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Scandal: Crash and Burn

“Oh, here we go.”

This week presented standard Scandal fare. Relatively boring case of the week, increasing drama in the Amanda arc, and smoldering looks between our romantic leads.

Lori Mackelson was a decently sympathetic client, but the story of the week just didn’t click for me. Possibly because there are no stakes, in the parlance of Screenwriting 101. The team is trying to save her reputation, her legacy, but she’s dead. There’s nothing they can really do to help. She will still be dead. The twist was good, however. Very tragic. One poor woman is responsible for the deaths of one hundred and twenty people, just because she cut a corner at work. I’m glad they didn’t go the whole corporate conspiracy route. It’s been done. A lot.

More and more, the reason I continue to watch this show is the season long arc, not the cases of the week. They’re pretty dull. The White House part is like The West Wing, if everyone was sleeping with each other, and minus the political stuff. Yeah, okay, it’s nothing like The West Wing. It’s still amazing in that wonderful guilty pleasure kind of way. It’s the kind of show you want to watch on a rainy night with a big glass of wine.

Amanda’s dead. Actually dead, which surprised me. I thought for sure she had just been kidnapped. Olivia assumes Fitz had Amanda killed. It’s a decent supposition, since he’s the one who stands the most to gain from her death, but isn’t she supposed to be in love with Fitz? I always thought love meant never assuming the person you love is a murderer. Olivia eventually comes around to the fact that it was probably Cyrus, but she still blames Fitz, which doesn’t seem exactly fair to me.

The scene where Fitz attempted to leave to see Olivia was hilarious. Sadly, it’s not in the quotes section, because that was already too long and I couldn’t just pick out one or two lines. I loved Fitz negotiating with his Secret Service about how many sharpshooters would cover him if he left. I’ve never considered how difficult it must be for a president to get out when he wants to. Makes having an affair with anyone not in the White House a right pain in the ass.

Bits and Pieces:

Quinn needs to be on Valium. That girl is wound too damn tight.

Huck is terrifying. But still cuddly. Like a Carebear with fangs. Name that BtVS episode!

VP Sally Langston is played by Kate Burton, who played Meredith’s mom on Grey’s Anatomy. Jeff Perry played Meredith’s dad. Also, Kate Burton is Richard Burton’s daughter. Yes, that Richard Burton.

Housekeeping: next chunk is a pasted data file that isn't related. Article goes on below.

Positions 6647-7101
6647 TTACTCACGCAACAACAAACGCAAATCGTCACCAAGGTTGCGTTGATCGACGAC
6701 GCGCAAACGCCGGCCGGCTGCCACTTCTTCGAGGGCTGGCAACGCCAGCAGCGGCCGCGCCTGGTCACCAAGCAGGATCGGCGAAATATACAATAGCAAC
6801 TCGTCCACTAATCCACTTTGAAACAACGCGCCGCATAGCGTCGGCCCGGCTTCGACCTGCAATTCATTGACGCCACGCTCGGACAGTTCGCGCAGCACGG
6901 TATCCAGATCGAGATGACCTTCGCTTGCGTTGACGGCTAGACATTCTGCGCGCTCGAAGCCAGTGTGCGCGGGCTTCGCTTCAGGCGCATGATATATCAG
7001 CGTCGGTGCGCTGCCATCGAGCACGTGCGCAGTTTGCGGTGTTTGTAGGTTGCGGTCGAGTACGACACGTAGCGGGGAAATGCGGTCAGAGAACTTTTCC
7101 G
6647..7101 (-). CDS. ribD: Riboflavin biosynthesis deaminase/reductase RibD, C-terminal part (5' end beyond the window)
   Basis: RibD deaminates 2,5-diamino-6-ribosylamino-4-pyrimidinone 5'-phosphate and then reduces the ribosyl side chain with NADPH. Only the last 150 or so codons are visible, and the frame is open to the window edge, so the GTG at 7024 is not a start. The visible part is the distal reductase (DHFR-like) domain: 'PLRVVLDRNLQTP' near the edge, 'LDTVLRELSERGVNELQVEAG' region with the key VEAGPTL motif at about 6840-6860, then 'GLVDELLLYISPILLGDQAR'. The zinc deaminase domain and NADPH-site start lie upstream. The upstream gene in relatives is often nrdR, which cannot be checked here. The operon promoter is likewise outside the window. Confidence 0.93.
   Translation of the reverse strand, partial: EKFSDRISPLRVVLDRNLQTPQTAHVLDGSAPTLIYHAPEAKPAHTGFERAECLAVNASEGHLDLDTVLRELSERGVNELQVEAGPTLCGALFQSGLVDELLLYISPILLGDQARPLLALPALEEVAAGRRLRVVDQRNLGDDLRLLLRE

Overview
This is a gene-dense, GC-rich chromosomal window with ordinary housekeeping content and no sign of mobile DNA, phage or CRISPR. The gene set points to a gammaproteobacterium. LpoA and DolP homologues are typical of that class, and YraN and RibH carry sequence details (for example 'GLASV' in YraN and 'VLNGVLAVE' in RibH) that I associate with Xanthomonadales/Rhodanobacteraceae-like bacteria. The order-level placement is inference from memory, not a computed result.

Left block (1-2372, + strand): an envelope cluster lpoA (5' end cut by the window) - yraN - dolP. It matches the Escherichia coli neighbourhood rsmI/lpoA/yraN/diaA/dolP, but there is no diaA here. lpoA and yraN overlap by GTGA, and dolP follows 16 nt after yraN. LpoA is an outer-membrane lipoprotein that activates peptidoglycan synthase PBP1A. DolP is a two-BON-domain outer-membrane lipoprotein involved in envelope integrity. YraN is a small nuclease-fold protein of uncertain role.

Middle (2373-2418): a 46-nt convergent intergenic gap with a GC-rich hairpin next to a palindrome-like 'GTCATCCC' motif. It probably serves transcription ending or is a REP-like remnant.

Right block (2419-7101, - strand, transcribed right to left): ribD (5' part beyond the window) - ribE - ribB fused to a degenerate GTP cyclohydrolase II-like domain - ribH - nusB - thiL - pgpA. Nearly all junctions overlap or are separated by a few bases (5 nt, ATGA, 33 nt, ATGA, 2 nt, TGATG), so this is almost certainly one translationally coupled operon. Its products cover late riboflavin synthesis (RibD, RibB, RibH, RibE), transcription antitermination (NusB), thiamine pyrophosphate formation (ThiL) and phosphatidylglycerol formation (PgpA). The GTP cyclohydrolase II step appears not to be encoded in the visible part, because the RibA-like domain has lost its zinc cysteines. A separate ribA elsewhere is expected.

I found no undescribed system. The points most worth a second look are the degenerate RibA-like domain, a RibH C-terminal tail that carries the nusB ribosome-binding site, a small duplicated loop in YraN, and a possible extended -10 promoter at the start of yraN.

The blackmail note was just a video of Nixon resigning. I think that’s really elegant.

Quotes:

“You tell your boy, you talk into that little radio in your sleeve and you tell the president I know. I know what he did to her. I know!”

“If you didn’t kill her, we both know who did. Tell me I’m wrong. You let a pit bull off his leash, he mauls a baby, no one blames the dog. You let Cyrus off his leash. That’s on you.”
Good line, but can we not hate on pit bulls please?

“One hundred and twenty innocent Americans, children, mommies, and daddies and best friends and husbands and wives died in that plane crash yesterday. That’s sad. We lost one of the few sane and worthy members of the Senate yesterday. That’s sad. Four navy SEALs died in Afghanistan, and that doesn’t even touch Sudan, Congo, northern Mexico. That’s sad. But the disturbed girl who made it her life’s mission to take down this administration, the one who was happily, no, gleefully, carrying your illegitimate bastard child, she’s no longer with us? Well, I’m sorry if I’m not sitting shiva.”
They keep giving Jeff Perry long sarcastic monologues, and he makes them amazing every time.

“Where’s McKinley? I was just getting used to seeing his judgey face every morning.”
“He’s being restored. His judgey face got flaky.”

“Personal belongings on her body, no sign of foul play, slashed her wrists
a month ago. Cops want to rule it a suicide. Coroner wants to rule it a suicide.”
“So it’s going to be ruled a suicide?”
“Yep. So who do you think killed her?”
I really like the scenes between Olivia and David. They have great chemistry, in a non-sexy way. They just play off each other well.

two out of four judgey, flaky president faces

3 comments:

  1. Huck is terrifying. But still cuddly. Like a Carebear with fangs. Name that BtVS episode! "Halloween"! Gee, what a surprise that I know that one, huh? :) And I agree -- Huck is terrifying and cuddly at the same time, which is a neat trick to pull off. What a fascinating character.

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  2. Joshua Malina, who plays David, was a regular on The West Wing. His character here is so similar to the one he played there that I keep expecting other cast members from that show to pop up in the White House.

    I am enjoying the fact that all of Olivia's associates are such dark people. Huck is terrifying, yet so sad. Not an easy thing to pull off. His monologue to Charlie was creepy; yet, somehow, he made it all sound logical and sane. Wow!

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  3. I totally forgot Joshua Malina was on West Wing! Maybe Scandal will do a crossover with Parks & Rec so Rob Lowe will show up!

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